from Wiktionary, Creative Commons Attribution/Share-Alike License
- adj. Of food, preserved by treatment with smoke.
- adj. Of glass, tinted.
- v. Simple past tense and past participle of smoke.
from WordNet 3.0 Copyright 2006 by Princeton University. All rights reserved.
- adj. (used especially of meats and fish) dried and cured by hanging in wood smoke
Sorry, no etymologies found.
For example, I had a buddy that chain smoked, and was sitting within 150-yards from my stand.
Turn off heat, and stir in smoked mozzarella and fresh herbs, until well combined.
One guest chef brought in smoked trout that was wrapped around spruce branches, so it had this piny flavor — that was really delicious.
I incorporated some of what I liked about Miller's recipe (namely the sweet), my own contribution (the bacon) and also subbed in smoked Spanish paprika for half of the chipotle peppers, my standard sub for the kids.
The only light came from black candles set in smoked metal holders, and their light was so weak that it only accented the gloom of the dark chamber.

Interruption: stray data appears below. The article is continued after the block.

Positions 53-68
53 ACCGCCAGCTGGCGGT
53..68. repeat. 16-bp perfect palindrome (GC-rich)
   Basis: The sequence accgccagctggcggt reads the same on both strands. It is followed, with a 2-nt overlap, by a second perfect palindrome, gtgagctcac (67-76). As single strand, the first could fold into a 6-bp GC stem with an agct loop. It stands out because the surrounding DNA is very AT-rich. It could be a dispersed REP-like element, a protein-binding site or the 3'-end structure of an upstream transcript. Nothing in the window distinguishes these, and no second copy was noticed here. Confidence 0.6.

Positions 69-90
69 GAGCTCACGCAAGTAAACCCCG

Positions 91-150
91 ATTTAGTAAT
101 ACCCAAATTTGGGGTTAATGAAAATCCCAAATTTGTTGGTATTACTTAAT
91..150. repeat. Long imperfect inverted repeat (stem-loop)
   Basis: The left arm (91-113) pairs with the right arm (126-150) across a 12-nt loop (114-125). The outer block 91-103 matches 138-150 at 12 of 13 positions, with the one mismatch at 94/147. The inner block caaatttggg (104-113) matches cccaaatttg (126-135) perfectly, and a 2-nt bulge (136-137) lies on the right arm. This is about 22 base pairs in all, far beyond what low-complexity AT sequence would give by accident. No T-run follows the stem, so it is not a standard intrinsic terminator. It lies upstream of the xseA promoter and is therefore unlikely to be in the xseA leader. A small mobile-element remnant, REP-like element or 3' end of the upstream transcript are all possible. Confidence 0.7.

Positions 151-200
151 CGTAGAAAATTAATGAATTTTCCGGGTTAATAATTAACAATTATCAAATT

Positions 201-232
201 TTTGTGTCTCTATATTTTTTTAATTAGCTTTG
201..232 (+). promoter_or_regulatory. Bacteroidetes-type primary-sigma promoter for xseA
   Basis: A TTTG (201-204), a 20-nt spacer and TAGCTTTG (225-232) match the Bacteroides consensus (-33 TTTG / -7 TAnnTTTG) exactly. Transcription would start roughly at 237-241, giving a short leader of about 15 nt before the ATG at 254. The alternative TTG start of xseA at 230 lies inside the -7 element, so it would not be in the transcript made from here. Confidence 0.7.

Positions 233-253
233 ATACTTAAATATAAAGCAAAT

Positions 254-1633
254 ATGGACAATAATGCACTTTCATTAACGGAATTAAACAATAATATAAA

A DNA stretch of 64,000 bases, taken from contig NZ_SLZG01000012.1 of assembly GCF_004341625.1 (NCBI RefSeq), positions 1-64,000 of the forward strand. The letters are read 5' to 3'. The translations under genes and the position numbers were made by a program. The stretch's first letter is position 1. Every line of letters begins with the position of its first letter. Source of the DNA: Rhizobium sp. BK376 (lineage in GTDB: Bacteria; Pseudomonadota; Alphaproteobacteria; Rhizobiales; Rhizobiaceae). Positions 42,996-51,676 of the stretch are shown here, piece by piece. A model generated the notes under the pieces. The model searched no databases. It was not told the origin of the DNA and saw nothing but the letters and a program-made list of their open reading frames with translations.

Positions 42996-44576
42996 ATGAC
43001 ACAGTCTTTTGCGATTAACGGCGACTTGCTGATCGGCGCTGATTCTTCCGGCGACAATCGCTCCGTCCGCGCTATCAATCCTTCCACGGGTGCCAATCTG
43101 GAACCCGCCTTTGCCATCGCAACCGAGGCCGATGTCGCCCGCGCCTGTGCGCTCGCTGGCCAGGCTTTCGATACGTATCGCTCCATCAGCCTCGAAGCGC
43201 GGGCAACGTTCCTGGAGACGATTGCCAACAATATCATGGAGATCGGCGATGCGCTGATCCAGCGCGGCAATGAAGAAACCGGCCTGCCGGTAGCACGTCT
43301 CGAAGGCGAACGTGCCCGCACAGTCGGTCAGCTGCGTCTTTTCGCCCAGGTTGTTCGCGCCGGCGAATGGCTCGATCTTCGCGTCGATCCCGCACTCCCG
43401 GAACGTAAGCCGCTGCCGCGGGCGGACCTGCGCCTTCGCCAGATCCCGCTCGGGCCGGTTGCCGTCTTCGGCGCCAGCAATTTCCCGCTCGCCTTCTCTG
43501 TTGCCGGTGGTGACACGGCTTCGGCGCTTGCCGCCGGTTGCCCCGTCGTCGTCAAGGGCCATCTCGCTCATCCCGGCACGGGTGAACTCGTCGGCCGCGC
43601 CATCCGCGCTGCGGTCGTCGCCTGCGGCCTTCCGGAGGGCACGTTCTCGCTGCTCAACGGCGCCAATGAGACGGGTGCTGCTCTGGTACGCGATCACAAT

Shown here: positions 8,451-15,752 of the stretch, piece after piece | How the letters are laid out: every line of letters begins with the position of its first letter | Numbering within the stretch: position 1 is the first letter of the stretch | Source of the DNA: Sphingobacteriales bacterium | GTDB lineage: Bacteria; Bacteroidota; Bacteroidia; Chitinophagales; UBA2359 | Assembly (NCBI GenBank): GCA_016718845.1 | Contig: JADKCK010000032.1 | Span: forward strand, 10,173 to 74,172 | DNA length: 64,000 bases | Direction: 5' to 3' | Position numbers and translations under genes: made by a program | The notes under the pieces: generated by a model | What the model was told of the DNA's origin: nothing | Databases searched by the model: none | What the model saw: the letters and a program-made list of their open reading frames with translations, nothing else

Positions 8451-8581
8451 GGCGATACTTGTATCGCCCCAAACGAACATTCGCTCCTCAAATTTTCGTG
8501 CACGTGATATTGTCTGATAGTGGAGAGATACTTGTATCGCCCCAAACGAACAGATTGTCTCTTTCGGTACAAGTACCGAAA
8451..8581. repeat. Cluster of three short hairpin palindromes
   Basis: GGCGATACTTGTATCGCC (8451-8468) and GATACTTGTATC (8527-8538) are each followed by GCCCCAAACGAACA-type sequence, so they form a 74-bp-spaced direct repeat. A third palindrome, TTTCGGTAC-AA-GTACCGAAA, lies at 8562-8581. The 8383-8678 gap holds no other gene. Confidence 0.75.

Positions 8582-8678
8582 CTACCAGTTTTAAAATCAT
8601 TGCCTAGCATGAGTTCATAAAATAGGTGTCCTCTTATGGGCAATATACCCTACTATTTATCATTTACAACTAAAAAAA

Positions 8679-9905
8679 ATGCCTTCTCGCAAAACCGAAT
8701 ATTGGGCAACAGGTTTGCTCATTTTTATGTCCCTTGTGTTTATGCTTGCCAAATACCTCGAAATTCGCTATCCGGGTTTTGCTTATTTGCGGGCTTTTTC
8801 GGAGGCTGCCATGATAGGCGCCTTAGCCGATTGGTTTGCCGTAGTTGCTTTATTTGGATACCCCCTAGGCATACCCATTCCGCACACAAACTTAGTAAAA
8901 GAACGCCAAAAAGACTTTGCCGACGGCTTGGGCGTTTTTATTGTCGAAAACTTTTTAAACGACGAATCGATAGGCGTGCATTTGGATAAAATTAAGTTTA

This woman smoked from the time she got her filthy carcass up in the morning until the time she laid down her disgusting, ignorant head at night.
If Brantley had delivered his keynote in French, smoked an unfiltered cigarette, and perhaps thrown in a few passing references to the oppression of the working class, then I suppose I might have forgiven him.
So "Take Potluck" and click on the phrase smoked paprika and see where it gets you.
Soldiers who question orders or speak up about the terrible abuses they see are "smoked" - physically, verbally and psychologically assaulted.
It's very difficult to quit and one of the good ways I think, one of the easier ways to quit is the way the president did when he smoked, which is when he was back in graduate school and that was he took up running.